Examine the inside of the puff puff, and you can see that it is not oily, but bready. See all the holes it has? Put it into your mouth and savour the chewy delicious goodness. People, that is a perfect Puff Puff. Just as the street sellers and experienced caterers who serve it as small chops at 9ja parties.
Sieve out the entire batch from the oil and fry more. One more thing I want you to take note off. See how the skin is glistening and not matte? Sorry, I am using makeup lingua but any woman who knows her makeup will know exactly what I am talking about.
6. Now that you are frying another batch, it is important to give you one helpful tip from Big Oladunni. Heat. Too much heat will ruin your puff puff. What my mother did was this. As soon as you start to notice that the puff puff is browning too fast, take out the source of heat. If you are using a gas cooker, simply switch it off. If you are using an electric cooker, take the pot off the heating element, and let residual heat fry the puff puff. Many times I have fried an entire batch of puff puff with the heat source off. You will know it is time to re-introduce the heat source when you notice that the dough is either taking too long to float back up, or it is taking much longer than the last fried batch to brown. As soon as you notice this, quickly put it back on the heat, otherwise the dough will soak in too much oil, which is disgusting.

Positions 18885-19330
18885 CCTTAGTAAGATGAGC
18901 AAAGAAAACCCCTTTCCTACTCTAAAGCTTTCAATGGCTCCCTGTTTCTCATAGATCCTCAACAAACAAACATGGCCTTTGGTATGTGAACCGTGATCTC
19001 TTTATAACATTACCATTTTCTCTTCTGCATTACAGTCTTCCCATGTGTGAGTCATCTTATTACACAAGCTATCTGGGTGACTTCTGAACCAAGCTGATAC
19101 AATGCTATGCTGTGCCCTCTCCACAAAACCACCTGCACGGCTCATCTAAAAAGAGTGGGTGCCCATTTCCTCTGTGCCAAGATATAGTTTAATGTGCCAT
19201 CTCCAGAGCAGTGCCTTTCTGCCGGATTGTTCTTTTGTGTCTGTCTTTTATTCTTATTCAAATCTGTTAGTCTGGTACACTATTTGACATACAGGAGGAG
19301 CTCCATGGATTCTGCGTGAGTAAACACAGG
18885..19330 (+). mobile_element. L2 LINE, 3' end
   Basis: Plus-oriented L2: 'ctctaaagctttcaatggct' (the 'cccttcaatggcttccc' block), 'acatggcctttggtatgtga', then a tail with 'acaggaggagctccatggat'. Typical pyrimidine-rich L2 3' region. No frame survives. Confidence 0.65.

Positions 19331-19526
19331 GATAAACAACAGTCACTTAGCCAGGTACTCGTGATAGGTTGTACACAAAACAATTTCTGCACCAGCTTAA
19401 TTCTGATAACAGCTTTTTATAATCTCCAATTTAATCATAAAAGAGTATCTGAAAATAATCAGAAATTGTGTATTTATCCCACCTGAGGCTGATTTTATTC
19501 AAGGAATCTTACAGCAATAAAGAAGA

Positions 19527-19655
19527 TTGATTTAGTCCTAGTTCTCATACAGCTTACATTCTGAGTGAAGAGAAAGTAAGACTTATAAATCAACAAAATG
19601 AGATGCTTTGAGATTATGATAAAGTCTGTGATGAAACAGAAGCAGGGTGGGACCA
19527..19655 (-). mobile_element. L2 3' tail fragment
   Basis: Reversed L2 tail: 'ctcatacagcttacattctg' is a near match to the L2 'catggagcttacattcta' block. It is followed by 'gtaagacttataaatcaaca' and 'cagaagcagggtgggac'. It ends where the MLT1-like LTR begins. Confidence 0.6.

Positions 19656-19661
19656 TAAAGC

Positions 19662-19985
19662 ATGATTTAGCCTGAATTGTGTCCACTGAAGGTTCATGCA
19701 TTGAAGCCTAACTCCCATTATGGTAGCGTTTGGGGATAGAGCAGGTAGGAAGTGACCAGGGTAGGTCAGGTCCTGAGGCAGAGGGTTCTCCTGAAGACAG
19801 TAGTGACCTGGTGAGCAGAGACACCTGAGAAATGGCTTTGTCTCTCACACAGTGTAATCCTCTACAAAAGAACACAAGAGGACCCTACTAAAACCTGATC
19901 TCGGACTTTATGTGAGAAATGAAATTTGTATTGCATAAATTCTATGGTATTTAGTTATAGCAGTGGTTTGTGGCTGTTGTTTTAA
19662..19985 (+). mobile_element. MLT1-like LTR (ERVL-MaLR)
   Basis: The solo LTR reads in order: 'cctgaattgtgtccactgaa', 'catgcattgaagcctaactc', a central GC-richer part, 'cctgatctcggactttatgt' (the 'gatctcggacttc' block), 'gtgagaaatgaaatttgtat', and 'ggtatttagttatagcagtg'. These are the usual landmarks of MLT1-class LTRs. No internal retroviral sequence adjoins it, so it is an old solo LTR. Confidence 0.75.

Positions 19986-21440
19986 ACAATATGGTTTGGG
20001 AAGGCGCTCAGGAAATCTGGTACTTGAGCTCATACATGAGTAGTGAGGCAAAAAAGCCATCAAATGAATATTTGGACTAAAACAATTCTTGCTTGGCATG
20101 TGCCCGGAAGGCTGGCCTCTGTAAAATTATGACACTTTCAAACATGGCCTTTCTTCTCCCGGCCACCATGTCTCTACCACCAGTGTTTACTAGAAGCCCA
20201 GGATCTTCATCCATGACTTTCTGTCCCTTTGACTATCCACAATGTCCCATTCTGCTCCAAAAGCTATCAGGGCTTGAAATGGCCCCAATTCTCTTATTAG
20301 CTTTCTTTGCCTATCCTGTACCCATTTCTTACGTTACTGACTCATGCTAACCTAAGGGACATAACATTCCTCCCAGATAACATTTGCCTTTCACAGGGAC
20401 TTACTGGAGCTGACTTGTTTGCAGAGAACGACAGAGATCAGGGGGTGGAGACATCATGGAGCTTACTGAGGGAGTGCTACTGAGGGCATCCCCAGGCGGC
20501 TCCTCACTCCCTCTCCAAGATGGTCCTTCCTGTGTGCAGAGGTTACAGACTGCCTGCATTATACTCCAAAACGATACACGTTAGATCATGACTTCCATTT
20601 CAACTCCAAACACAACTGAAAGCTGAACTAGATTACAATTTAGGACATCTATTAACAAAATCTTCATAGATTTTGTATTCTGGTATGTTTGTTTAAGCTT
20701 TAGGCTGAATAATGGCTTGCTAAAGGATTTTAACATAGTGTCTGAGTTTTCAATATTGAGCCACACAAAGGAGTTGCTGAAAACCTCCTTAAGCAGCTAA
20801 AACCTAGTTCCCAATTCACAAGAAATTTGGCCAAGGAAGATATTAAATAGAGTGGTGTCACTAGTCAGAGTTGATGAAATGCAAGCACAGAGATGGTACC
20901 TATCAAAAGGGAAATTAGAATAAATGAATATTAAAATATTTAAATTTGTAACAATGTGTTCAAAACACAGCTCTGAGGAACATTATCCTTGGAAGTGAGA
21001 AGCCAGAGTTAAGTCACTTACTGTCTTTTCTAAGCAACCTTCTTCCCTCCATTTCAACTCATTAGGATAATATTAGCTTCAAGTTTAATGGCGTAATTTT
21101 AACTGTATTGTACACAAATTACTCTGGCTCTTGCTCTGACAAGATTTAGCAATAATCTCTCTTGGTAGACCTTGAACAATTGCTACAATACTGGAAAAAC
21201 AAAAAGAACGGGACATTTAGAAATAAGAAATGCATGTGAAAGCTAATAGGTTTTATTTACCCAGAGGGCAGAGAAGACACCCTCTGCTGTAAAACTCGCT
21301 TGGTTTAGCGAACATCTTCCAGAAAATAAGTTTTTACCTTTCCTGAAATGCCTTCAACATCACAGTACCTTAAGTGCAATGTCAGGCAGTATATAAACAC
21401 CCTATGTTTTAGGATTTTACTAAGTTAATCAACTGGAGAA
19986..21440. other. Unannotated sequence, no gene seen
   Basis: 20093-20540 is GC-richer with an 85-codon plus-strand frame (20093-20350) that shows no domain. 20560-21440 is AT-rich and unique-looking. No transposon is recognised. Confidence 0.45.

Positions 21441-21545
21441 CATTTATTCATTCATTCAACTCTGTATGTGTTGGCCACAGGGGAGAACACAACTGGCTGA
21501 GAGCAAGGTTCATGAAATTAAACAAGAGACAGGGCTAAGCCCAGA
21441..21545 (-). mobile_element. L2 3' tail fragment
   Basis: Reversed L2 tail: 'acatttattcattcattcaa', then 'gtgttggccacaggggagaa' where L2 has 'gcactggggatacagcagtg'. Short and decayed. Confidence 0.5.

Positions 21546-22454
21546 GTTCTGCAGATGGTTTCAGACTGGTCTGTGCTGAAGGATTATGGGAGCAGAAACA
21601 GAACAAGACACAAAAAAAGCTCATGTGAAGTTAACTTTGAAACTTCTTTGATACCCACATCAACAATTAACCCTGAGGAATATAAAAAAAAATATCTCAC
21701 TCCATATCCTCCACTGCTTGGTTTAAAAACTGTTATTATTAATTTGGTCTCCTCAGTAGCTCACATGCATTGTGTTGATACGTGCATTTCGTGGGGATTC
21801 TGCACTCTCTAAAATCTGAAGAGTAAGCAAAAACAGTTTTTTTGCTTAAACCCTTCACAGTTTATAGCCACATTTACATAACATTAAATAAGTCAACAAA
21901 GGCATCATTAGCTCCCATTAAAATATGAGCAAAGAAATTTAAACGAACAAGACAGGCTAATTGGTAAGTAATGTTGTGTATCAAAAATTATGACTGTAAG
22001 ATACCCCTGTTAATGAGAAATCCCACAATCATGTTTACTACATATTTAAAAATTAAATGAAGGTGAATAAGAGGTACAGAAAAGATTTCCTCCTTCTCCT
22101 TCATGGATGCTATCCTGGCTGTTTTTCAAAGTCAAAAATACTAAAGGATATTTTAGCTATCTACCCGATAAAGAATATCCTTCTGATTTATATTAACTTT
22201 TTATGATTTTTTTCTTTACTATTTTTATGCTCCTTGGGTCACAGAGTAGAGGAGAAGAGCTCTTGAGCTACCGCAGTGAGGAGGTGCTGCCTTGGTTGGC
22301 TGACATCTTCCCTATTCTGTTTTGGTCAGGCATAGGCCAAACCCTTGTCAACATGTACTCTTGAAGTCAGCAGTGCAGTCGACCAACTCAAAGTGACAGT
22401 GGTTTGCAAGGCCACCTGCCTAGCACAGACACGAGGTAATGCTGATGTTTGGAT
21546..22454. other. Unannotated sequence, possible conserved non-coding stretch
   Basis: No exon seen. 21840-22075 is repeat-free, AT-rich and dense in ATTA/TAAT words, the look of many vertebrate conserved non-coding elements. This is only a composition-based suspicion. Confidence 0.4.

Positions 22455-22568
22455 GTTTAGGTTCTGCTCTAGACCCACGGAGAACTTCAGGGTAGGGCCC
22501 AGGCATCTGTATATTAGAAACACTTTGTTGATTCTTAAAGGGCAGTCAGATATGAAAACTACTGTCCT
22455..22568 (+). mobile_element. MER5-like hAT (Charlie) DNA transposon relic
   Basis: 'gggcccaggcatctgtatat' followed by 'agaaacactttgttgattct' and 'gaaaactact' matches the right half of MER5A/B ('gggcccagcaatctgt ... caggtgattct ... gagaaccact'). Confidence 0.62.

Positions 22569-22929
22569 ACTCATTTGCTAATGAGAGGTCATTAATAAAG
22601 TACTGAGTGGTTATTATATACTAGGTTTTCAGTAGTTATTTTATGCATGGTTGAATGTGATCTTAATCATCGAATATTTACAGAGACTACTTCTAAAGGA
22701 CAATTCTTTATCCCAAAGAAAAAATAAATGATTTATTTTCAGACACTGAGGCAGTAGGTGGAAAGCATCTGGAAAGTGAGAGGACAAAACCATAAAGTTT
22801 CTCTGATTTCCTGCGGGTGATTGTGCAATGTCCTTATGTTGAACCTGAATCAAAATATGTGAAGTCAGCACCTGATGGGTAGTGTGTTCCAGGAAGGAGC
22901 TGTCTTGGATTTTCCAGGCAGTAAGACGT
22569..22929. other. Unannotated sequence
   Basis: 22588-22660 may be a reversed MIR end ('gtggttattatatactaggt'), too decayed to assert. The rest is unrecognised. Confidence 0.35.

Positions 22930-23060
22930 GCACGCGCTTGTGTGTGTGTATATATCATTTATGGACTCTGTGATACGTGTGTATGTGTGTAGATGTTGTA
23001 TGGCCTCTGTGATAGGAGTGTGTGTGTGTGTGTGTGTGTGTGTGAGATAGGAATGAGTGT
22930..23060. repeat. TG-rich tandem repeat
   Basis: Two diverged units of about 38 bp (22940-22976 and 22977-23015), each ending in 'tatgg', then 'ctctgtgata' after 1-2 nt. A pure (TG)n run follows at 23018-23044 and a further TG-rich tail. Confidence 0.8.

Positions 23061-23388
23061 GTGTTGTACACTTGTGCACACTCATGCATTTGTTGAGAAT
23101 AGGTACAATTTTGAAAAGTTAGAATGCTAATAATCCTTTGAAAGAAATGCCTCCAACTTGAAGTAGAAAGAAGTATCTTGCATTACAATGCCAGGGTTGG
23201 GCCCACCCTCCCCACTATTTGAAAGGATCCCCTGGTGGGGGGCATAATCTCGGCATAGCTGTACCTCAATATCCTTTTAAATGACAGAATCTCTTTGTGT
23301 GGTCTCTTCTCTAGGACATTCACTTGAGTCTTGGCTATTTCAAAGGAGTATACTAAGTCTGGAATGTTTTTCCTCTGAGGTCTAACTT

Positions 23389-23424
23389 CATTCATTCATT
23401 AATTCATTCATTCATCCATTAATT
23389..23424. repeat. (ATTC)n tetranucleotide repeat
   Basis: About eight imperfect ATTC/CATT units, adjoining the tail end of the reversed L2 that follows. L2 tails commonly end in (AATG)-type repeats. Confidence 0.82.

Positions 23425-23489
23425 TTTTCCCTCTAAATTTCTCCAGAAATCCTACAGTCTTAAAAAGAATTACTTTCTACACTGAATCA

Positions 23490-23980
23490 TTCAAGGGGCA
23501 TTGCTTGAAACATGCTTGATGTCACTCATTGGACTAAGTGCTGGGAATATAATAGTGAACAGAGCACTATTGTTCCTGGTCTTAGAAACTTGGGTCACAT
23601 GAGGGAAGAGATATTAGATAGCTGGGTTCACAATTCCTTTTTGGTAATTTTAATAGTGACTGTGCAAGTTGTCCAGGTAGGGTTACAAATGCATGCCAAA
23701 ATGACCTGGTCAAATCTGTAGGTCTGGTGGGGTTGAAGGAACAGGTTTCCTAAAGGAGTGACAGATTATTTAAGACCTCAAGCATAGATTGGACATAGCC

If you still somehow become a victim off too much heat and your puff puff is raw in the middle. Not to worry. Don’t make the mistake of returning it back to the hot oil, this will do nothing but brown the outside too much while the inside cooks. Simple solution to this courtesy Joke Ajibola. Microwave people, microwave. Pop it into the microwave for about a minute or under and voila, insides cooked. Simple.
7. So, you have fried and fried many batches, and smiles abound all over the house, everybody is full to bursting and you are wondering what to do with the leftover dough.
Just place in the fridge and leave it there overnight. The cold air in the fridge will stop the yeast from acting further, leaving it suspended in like some alternative reality a la Tom Cruise movies. Loooooool. If you leave it anywhere else but a cold environment, the yeast will just go on acting on the sugar, transforming it to alcohol and your puff puff dough will smell like a drunken night out, and will taste foul. Save yourself the disappointment and refridgerate it. When you need it again, bring it out and let it come back to room temperature on its own. This is what I have always done. If I had to fry all the puff puff dough I have ever made at once, I will be fat by now. Loooool. But in light of kemi’s new tip, I think I will advise that you repeat Tip 2 above to wake up the yeast again. Chinelo’s tip might be helpful here i.e. sprinkle in a little yeast, just a little before you fry.
I believe with all these tips, you will recreate the perfect Puff Puff the next time you attempt it. My recipe for the Puff Puff dough can be found HERE. I Will be looking forward to reading your triumphant feedback. As for getting that perfect shape, Kemi uses two spoons, I use my hands, and drop it in the hot oil using my thumb and index finger, or my thumb, index and middle finger. I really couldn’t care that much about the shape to be honest. I like the chewy tentactle like bits protuding out. Looool
………………………..Viva la Puff Puff
Try out my tips for yourself and the family this weekend. Prepare for the best puff puff you have ever made